By Eric Butler: Freedom Newspapers
CLOVIS — Friends of 18-year-old Texico bullrider L.J. Jenkins will get to watch the erstwhile high schooler compete professionally this weekend in New Mexico. For those close to Jenkins, seeing him at the PBR Ty Murray Invitational is quite a leap from where the young man was just a couple of months ago.
Jenkins decided to turn pro over the summer after completing his junior year at Texico. With $26,000-plus in prize money, Jenkins is currently ranked 29th in the roster of PBR competitors for this season.
And that’s pretty good, considering one of Jenkins’ best rides landed him in an Oklahoma City intensive care unit — and the amount of time he had to lay off after that incident.
Jenkins was injured Jan. 29 when an 1,800-pound bull stomped him in the back a split-second after Jenkins completed the necessary eight seconds to score in the event.
“I was sitting with a bunch of famous bullriders’ wives and they were looking at me saying that I was quite calm,” said Sandy Bowers, Jenkins’ mother, who was at the event. “I was saying, ‘He’s going to get up, he’s fine. L.J. never gets hurt.’”
Sure enough, L.J. Jenkins did rise and walk out of the arena. But he didn’t get much further.
“They had asked me if I wanted to be carried out. I didn’t think it was that bad, so I walked out,” Jenkins recalls. “But I ended up collapsing on them back in the back.”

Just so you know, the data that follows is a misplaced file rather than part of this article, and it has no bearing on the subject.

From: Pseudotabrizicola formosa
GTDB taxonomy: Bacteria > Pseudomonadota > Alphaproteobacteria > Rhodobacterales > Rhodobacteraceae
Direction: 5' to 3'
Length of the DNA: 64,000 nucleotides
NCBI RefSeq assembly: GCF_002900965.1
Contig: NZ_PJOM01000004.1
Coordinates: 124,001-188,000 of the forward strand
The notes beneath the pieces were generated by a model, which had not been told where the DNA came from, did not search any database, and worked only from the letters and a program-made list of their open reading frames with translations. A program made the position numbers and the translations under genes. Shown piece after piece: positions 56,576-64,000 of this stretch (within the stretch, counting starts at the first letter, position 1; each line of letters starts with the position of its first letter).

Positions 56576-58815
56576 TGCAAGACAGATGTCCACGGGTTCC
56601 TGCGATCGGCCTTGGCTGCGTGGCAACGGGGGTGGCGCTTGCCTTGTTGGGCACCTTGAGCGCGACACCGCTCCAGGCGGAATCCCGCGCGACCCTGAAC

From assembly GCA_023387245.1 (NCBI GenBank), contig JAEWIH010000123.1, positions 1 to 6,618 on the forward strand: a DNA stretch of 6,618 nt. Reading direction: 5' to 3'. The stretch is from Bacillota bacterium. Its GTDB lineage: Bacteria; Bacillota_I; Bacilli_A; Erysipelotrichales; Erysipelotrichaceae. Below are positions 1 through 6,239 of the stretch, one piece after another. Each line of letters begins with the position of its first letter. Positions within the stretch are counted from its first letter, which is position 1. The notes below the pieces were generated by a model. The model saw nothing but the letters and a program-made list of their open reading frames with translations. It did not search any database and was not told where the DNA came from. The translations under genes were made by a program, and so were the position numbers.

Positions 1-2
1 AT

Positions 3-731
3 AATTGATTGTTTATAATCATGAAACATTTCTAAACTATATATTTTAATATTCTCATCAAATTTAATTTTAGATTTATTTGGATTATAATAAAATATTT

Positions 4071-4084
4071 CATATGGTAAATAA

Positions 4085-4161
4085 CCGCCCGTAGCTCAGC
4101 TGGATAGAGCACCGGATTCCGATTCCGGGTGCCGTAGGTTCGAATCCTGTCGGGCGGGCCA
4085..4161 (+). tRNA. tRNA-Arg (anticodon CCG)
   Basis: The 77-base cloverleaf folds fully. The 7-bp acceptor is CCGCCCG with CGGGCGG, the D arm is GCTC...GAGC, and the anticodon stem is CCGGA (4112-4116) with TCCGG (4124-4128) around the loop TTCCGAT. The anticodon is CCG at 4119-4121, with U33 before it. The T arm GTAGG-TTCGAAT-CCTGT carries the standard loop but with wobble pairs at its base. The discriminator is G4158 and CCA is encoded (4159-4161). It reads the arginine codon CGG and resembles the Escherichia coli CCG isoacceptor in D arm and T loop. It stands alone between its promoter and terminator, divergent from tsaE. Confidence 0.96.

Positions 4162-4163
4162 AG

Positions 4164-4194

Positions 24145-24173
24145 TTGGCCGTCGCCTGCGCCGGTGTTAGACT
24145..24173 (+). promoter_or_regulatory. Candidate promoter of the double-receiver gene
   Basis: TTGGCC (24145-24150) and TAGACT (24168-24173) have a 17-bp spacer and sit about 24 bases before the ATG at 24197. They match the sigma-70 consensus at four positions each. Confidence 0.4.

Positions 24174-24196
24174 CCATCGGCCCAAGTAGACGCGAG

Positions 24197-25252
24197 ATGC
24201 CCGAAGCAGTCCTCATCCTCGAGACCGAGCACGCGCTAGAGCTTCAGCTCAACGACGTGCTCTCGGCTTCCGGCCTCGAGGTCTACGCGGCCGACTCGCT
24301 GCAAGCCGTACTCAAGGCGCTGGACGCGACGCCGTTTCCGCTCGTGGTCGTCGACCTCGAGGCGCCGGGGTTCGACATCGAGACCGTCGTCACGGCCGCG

The next thing Jenkins remembered was laying on a table with intravenous tubes being inserted.
Jenkins suffered two broken ribs, a punctured lung and a bruised liver.
Swelling around the liver concerned doctors enough to put him into intensive care for a night and to put a physician on call in case the injury got worse.
“We were real fortunate that nothing (further) happened,” Bowers said. “L.J. took the full force. A lot of the bulls are real smart and, when the feel (their feet) touching something, they’ll come off of them. But not this one, he landed full force on L.J.’s back.”
Jenkins understands he’s in dangerous business looks back at his experience in Oklahoma.
“It was a little scary, but I knew I was in good hands because we had the best guys working on it,” Jenkins said. “I was just more mad that I was going to be out for six weeks.”